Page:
Somehow you just knew Abe was going to be acquitted.
That doesn't mean that Trey and Maya had it easy on The Code Season 1 Episode 12.
The whole trumped-up charge was just so transparent to everyone.
Still, all those in the JAG office had to do their duties, regardless of what they thought about the merits of the case.
One of the best scenes was between husband and wife Steven Pasquale (Abe's prosecutor Lt. "Kit" Schuykill) and Phillipa Soo (his intransigent assistant Harper).
She tore into him for the obvious frame job on Abe, while he threatened to ruin her if she didn't do her usual stellar work.
I bet they enjoyed playing that scene.
Harper had minimal involvement while Kit hogged the prosecution spotlight.
Having the narrative cut back and forth from the present to the previous weeks leading up to the court-martial, as well as Abe describing what happened back in 2010, was an effective way of telling the story.
The worst thing was that this was all so unnecessary since Alex and Abe had decided to drop the suit against the Feres Doctrine anyway on The Code Season 1 Episode 11.
The Feres Doctrine seems necessary. It prevents people who are injured as a result of military service from successfully suing the federal government under the Federal Tort Claims Act.
Taking that risk is part and parcel of entering the military.
But the flip side of that is that veterans who are injured should be well taken care of and that's where the federal government is failing, with long waits for essential services.
So, in reality, Feres is likely to be back in court again unless veterans and their families begin receiving better treatment.
But because Abe and Alex wanted to be able to continue their relationship in the open, they were ready to move away from the suit.
But the conspiracy was well underway at that point.
And Abe, a legacy Marine, became a victim because he was doing what he could to help out a friend's family that was in need.
The whole charge made little sense because Abe's fledgling relationship with Alex had ruined his value as a witness anyway, as her lawyer had pointed out.
The Marine brass could have just set back and waited for the case to fall apart.
Instead, they attacked with a weak charge to discourage others who might take the same path.
Kit was an ass, being one of the conspirators and then prosecuting Abe, blasting Harper along the way.
The whole case was torture for Abe because it meant he had to revisit the worst night of his military life, the end of his combat career.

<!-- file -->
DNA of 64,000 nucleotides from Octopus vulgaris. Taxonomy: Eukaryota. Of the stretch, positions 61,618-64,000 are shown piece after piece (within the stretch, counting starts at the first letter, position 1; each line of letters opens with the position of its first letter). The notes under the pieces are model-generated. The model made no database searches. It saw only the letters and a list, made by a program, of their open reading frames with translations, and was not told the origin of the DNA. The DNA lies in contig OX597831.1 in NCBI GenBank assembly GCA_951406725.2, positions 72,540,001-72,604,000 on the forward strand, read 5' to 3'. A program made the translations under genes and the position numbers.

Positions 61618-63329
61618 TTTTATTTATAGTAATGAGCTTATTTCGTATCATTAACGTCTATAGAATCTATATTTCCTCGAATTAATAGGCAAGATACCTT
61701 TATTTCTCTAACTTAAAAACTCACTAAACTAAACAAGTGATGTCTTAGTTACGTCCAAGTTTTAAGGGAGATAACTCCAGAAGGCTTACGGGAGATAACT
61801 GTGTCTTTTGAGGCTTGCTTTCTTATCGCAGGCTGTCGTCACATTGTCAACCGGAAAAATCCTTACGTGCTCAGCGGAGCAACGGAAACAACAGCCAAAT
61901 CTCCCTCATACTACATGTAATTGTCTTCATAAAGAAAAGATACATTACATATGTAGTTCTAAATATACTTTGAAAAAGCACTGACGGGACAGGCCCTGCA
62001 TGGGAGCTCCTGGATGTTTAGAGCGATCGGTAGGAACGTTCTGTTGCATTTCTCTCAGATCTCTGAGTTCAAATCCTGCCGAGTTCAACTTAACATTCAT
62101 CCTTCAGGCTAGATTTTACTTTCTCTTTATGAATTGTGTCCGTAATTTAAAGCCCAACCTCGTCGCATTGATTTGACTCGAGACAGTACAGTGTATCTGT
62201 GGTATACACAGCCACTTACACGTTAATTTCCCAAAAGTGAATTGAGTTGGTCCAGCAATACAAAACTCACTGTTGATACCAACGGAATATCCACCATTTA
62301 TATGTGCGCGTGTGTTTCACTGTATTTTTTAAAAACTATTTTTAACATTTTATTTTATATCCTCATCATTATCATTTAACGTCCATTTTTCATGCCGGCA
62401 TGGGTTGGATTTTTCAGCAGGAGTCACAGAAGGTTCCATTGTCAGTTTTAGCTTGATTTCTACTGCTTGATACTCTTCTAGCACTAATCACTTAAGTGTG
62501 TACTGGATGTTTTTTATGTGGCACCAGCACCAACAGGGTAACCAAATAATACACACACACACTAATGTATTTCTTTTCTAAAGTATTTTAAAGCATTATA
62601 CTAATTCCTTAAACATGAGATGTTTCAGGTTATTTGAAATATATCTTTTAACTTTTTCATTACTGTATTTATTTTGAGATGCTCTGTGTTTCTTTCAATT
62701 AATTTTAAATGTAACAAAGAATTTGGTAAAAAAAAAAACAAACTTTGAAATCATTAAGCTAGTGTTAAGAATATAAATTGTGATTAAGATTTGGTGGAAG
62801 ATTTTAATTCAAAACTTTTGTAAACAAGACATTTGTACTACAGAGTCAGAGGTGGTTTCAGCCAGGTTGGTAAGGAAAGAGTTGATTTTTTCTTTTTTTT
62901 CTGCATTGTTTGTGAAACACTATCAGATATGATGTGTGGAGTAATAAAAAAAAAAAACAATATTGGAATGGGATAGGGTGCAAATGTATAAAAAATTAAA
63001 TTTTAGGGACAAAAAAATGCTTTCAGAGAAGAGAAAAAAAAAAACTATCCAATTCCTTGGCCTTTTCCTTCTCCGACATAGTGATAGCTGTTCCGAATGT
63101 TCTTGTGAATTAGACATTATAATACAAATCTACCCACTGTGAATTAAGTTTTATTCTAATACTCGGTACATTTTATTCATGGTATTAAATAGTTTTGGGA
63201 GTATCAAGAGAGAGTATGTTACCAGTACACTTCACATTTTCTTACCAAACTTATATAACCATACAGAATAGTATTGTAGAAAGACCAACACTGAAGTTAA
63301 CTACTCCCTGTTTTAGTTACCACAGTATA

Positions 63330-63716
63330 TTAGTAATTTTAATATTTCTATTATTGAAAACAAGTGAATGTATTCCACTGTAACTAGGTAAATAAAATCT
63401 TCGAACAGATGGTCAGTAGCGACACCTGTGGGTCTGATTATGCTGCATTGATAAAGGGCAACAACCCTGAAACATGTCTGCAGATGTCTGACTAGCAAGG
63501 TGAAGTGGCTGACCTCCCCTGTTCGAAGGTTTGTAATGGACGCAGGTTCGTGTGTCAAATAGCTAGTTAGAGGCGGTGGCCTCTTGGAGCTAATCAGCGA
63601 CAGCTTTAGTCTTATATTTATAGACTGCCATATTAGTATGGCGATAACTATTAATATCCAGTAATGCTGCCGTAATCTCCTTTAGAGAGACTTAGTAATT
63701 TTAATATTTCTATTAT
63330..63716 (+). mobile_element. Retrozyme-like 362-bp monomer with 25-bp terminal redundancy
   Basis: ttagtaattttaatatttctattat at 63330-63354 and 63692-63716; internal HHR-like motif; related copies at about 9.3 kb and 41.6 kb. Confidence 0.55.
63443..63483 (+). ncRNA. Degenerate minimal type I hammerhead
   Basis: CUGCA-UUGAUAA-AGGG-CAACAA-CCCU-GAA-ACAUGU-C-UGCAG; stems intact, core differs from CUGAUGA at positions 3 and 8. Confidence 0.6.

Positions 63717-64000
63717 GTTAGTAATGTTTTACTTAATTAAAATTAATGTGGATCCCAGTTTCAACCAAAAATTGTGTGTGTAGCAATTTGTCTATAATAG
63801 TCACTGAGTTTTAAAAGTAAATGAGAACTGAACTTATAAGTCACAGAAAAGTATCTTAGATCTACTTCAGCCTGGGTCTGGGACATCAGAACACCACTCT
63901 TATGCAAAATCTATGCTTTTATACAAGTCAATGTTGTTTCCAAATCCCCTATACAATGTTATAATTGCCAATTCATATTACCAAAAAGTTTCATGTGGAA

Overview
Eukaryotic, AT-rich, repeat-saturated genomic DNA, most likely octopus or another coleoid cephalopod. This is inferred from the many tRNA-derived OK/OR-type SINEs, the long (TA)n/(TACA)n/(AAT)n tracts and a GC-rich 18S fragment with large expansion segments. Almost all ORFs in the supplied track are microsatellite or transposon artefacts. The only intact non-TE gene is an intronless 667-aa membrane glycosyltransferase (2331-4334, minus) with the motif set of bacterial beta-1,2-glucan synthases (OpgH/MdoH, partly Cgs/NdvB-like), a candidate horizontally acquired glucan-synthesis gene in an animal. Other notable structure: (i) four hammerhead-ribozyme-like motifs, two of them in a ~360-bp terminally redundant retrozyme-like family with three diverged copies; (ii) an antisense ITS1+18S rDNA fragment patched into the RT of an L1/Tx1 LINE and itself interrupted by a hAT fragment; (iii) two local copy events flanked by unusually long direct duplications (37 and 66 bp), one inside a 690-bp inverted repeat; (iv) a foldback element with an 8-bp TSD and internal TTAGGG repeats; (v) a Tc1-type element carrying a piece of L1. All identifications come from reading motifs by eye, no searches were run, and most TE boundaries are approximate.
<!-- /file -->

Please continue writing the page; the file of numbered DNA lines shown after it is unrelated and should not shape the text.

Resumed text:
He blamed himself for every death, Marine or civilian, that happened that night, and as a result, he wasn't giving Trey all the help he should have.
The sad part was that he did the right thing, protecting civilians under the rules of engagement.
An airstrike would have killed everyone in the compound, Taliban and civilian alike. And the coalition was trying to reduce collateral damage at that time.
His only mistake was sending out Dixon to create a landing zone, which led to Dixon's getting captured and eventually beheaded, a choice Abe had been regretting since then.
It would have been great if Maya could have sprung a video of General Geiger talking about the conspiracy against Abe, which included Kit. But the dying Geiger was just too far gone to complete that mission.
So Trey and Maya had to win the hard way, convincing the panel that Abe made the right decisions under trying circumstances.
Trey getting Abe to break down on the stand over Dixon's fate sealed the deal and helped him be the right side of that 5-4 split panel.
I would have thought it was more clearcut than that, but Marines are trained to follow orders, whether they are right or wrong.
Even though this was Abe's episode, the rest of the unit had plenty going on as well.
Trey was there to defend Abe even though things were tough at home, with Nona recovering after miscarrying.
Abe tried to make him feel better by telling him that he would be a father someday.
Trey is always there for everybody else so it would have been karma if he and Nona had gotten their twins.
Glenn's promotion to become one of six female brigadier generals in the Marine Corps was a real BTW.
She was keeping it quiet so that Adam could focus on his recovery. And with Abe getting charged, there probably wasn't a right time to celebrate the promotion at the office.
Glenn helped Adam and viewers to explain why the Marines was so important to her.
If there is more of The Code to come, I wouldn't be shocked to find out that Adam stayed in the Marines.
Maya did the right thing, holding off on her political career.
Even if that's where she ultimately ends up, immediately trampling Matt's dream wasn't the right thing to do.
And he was big enough to say that he would be there for her when she does eventually run.
In case this is it for The Code, at least things got tied up nicely, including Rami becoming a U.S. citizen.
The Code has been a solid military legal drama which deserves a second season.
CBS did everything possible to hamper it, including a late start, minimal promotion, and a month off during sweeps.
Unfortunately, with rumors of a JAG reboot in the air, that's probably unlikely.
I'd love to be wrong. Maybe it could again be a summer series, with a lower ratings bar.
To savor the first season, watch The Code online.
How did this case ever get brought?
What surprises you most this epsiode?
Do you want more Code?
Dale McGarrigle is a staff writer for TV Fanatic. Follow him on Twitter.